The unknown quickly began to resolve when a research team at Microsoft reached out in late 2018 to explore our online collection using their latest artificial intelligence package, Azure. We wanted to know what AI could do using our images and data, so we agreed to explore this together in a hackathon. We also invited MIT researchers and Ritchie, MIT's artist-in-residence, to join Microsoft and our team of curators and digital experts. We developed seven prototypes over two days, ranging from an AI that envisions new art objects, to a voice-controlled AI that tells stories about artworks, to yet another AI that suggests artworks based on news and the day's weather.

Since those first forays into artificial intelligence, we’ve continued to explore how machine learning and AI can be used in connection with The Met’s Open Access collection. We have continued to work with Microsoft in a search prototype that highlighted new connections between art objects. We also participated in a data-science challenge, with Cornell Tech and Kaggle, featuring how AI could use fine-grain attributes to predict an object’s culture and era. And we also collaborated with Wikipedia teams to begin building AI models that will help us accurately surface additional keywords and tags so that our art works are even more discoverable. We are also indebted to many collaborators across the museum sector for continuing to push forward the conversation, including The Cooper Hewitt’s Interaction Lab and The Cleveland Museum of Art.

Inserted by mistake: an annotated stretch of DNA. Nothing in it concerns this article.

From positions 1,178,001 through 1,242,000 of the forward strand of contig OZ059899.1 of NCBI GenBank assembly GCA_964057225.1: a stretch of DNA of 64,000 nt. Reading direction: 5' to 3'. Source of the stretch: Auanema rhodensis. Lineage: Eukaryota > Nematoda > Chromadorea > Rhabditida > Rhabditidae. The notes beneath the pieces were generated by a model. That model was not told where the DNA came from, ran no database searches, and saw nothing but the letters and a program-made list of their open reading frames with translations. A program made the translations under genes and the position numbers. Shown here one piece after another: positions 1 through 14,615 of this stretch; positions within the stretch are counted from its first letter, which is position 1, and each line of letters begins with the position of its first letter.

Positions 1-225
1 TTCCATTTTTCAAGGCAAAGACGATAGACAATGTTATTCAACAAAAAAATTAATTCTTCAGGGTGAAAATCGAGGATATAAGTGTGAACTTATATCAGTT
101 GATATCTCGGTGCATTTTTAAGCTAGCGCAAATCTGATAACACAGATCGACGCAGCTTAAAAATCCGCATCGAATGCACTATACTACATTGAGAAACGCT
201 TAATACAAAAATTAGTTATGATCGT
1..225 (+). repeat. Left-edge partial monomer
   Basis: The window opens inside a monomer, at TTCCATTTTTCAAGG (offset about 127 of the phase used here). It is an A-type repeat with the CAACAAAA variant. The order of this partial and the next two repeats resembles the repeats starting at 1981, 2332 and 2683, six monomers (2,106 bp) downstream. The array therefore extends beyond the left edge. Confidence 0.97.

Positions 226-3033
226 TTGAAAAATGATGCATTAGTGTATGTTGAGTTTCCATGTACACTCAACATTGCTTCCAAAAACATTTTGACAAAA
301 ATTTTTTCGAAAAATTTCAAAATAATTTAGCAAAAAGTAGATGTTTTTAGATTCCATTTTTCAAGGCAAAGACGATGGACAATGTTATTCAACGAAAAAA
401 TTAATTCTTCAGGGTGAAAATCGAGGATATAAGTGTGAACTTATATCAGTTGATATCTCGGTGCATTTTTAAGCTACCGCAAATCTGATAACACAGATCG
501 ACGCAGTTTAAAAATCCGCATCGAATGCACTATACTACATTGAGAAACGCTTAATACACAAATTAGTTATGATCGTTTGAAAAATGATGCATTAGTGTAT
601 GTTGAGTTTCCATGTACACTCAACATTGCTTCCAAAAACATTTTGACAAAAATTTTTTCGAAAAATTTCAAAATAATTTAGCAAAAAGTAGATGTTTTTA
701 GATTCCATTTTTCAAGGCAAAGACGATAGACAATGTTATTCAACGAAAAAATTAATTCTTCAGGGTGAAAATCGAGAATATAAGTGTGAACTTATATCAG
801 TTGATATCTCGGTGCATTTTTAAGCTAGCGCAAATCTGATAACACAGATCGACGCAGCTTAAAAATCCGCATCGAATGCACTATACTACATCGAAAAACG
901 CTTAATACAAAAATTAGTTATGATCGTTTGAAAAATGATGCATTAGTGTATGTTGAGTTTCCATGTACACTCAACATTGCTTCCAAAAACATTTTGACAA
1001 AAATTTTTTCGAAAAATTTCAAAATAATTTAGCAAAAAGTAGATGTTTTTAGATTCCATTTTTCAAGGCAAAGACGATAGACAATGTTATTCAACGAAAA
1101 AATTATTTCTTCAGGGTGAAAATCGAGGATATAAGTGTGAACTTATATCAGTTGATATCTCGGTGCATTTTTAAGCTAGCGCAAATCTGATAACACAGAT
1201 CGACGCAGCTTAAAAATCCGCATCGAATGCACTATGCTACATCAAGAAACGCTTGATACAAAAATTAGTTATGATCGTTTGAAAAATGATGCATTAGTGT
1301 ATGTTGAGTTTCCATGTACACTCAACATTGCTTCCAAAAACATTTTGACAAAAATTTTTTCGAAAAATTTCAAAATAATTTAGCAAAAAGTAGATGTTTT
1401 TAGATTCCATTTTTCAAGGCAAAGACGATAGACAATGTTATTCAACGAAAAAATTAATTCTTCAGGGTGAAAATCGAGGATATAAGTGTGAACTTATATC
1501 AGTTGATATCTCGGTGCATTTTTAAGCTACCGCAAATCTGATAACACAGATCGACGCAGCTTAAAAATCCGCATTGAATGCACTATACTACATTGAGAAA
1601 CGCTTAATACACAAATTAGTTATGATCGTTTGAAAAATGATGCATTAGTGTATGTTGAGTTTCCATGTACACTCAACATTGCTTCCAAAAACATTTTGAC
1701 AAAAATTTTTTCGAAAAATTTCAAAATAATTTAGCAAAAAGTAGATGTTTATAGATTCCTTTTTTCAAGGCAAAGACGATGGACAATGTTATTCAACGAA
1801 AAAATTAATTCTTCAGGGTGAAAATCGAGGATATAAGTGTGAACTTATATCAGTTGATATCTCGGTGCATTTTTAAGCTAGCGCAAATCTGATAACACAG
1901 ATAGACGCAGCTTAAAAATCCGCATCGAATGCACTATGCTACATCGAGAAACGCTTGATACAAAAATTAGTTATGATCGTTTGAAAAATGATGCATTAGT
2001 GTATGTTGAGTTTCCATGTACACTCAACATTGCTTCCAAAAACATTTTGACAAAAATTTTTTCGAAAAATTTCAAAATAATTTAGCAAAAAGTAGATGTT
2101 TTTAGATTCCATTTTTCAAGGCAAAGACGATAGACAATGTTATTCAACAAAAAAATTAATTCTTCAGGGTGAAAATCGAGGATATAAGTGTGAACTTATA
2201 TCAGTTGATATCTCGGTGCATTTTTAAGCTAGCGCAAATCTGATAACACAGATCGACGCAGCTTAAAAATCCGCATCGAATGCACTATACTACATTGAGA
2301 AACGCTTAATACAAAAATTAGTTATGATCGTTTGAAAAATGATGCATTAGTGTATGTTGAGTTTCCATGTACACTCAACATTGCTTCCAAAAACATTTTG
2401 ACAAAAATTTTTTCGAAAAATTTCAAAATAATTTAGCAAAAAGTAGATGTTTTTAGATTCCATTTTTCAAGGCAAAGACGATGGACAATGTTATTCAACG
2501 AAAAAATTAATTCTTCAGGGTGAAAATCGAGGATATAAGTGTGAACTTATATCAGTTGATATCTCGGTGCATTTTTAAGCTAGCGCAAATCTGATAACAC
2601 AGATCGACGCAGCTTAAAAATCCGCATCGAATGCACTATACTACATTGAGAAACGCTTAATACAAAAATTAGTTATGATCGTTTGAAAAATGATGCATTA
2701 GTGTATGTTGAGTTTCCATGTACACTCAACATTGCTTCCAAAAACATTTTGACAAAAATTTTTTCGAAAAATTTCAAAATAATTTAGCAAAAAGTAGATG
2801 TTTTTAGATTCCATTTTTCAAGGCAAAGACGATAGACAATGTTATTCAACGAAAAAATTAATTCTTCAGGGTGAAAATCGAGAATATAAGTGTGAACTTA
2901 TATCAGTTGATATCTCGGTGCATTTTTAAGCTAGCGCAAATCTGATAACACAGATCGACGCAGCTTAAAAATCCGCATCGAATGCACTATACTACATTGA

There are so many unknowns and new discoveries to come. Our first digital salon set the stage for more in the future, to further the Met’s mission to connect people with creativity, knowledge, and ideas. We believe this interdisciplinary approach across art, media and tech is necessary to build on these conversations, challenge our assumptions, and examine issues specific to art and cultural institutions that we may encounter.

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Maria Kessler

Maria Kessler is the senior program manager of digital partnerships in the Digital Department.

Sofie Andersen

Sofie Andersen is the iSenior Manager of Digital Content & Editorial of the Digital Department.